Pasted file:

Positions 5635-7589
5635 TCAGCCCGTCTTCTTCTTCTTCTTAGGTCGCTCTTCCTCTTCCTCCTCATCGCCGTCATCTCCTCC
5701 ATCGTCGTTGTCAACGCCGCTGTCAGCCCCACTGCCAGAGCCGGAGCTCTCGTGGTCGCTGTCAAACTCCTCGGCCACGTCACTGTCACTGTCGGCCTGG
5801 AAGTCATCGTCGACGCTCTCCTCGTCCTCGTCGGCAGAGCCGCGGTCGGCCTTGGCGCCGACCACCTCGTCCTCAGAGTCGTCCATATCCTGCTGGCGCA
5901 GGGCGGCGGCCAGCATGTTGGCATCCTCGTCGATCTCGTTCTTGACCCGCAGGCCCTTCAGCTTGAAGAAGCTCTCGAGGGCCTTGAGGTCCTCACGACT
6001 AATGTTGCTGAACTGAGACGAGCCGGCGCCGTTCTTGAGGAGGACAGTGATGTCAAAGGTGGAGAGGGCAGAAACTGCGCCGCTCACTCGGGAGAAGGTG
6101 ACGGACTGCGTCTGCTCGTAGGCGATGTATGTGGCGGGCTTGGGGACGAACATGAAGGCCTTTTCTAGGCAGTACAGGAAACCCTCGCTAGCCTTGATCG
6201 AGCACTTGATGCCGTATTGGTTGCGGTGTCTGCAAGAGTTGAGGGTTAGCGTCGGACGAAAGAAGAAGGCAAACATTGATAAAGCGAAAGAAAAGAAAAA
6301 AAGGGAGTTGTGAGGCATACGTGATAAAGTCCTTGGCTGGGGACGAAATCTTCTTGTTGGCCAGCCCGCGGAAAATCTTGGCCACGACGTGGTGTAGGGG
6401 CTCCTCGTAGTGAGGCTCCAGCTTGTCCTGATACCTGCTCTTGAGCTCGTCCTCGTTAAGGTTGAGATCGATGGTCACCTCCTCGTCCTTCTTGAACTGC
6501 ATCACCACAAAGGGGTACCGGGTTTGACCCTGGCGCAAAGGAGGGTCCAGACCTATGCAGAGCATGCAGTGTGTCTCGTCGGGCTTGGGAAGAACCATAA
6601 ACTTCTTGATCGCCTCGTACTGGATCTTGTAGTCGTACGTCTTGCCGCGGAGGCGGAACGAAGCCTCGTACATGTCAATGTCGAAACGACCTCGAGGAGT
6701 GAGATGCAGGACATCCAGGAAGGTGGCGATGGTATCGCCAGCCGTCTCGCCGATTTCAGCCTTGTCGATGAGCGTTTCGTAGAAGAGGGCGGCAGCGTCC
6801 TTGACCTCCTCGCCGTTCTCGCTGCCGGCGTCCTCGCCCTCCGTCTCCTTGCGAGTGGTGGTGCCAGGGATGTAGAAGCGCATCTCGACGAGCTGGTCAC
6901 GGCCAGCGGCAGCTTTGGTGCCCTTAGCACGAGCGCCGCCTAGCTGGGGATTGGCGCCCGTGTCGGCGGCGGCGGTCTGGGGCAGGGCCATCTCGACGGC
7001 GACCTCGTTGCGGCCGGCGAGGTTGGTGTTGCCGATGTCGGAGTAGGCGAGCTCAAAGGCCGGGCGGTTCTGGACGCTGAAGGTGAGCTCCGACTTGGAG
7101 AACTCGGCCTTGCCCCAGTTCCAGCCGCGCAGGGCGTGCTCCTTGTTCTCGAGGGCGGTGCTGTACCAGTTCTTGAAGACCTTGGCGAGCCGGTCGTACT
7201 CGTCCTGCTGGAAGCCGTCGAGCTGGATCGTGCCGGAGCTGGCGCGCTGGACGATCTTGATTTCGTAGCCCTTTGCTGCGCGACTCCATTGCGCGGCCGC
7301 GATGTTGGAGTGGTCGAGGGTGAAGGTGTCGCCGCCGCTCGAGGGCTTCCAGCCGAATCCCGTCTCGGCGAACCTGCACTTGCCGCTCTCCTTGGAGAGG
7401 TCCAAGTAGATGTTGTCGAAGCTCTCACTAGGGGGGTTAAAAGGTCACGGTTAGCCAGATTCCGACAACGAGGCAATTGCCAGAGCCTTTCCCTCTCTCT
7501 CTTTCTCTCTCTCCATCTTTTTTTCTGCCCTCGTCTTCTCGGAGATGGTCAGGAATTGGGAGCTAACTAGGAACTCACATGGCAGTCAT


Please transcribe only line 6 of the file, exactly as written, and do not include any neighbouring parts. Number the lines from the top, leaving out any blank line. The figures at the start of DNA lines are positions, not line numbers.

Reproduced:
6001 AATGTTGCTGAACTGAGACGAGCCGGCGCCGTTCTTGAGGAGGACAGTGATGTCAAAGGTGGAGAGGGCAGAAACTGCGCCGCTCACTCGGGAGAAGGTG